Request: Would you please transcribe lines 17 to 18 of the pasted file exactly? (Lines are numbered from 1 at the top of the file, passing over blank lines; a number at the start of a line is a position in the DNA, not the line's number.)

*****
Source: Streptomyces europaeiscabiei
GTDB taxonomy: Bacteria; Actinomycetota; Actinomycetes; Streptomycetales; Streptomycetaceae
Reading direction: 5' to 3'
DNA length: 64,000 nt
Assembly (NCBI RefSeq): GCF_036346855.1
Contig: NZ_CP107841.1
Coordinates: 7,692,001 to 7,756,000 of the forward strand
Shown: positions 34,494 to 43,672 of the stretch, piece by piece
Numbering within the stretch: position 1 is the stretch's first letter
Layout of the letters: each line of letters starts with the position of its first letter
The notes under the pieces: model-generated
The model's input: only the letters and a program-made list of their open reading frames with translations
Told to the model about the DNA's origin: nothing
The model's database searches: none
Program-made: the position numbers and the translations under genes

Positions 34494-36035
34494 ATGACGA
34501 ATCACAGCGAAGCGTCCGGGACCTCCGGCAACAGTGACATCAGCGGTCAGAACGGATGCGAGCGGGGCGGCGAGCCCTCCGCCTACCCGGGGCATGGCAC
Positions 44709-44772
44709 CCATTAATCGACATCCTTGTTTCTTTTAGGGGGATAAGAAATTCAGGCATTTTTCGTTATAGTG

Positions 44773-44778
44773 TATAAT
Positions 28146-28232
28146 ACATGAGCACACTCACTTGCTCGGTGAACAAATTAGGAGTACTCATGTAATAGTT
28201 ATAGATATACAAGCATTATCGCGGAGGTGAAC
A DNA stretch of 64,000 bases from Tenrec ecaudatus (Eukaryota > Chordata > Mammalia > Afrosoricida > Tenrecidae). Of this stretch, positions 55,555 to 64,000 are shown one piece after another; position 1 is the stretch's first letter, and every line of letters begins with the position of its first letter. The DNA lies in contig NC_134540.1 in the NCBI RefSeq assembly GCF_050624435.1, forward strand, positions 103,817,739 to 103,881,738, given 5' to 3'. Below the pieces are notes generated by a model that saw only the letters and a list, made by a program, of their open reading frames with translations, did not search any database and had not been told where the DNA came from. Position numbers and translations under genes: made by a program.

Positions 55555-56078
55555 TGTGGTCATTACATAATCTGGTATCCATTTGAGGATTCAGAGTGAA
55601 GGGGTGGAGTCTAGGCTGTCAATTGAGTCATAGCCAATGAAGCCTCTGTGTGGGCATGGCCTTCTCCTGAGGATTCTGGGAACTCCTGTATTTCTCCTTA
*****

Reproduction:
34494 ATGACGA
34501 ATCACAGCGAAGCGTCCGGGACCTCCGGCAACAGTGACATCAGCGGTCAGAACGGATGCGAGCGGGGCGGCGAGCCCTCCGCCTACCCGGGGCATGGCAC